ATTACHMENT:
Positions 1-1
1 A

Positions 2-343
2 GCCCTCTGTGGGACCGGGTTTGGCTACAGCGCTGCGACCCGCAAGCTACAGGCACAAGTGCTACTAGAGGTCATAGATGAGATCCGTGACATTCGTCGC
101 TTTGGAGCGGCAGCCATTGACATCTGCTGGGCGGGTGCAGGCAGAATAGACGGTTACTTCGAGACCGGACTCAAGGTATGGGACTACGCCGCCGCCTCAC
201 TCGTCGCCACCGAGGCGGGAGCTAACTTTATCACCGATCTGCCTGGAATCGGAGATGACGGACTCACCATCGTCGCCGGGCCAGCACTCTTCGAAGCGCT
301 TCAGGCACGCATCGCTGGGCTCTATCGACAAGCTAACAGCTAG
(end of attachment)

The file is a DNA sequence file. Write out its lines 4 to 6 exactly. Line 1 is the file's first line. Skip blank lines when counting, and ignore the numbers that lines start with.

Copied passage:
2 GCCCTCTGTGGGACCGGGTTTGGCTACAGCGCTGCGACCCGCAAGCTACAGGCACAAGTGCTACTAGAGGTCATAGATGAGATCCGTGACATTCGTCGC
101 TTTGGAGCGGCAGCCATTGACATCTGCTGGGCGGGTGCAGGCAGAATAGACGGTTACTTCGAGACCGGACTCAAGGTATGGGACTACGCCGCCGCCTCAC
201 TCGTCGCCACCGAGGCGGGAGCTAACTTTATCACCGATCTGCCTGGAATCGGAGATGACGGACTCACCATCGTCGCCGGGCCAGCACTCTTCGAAGCGCT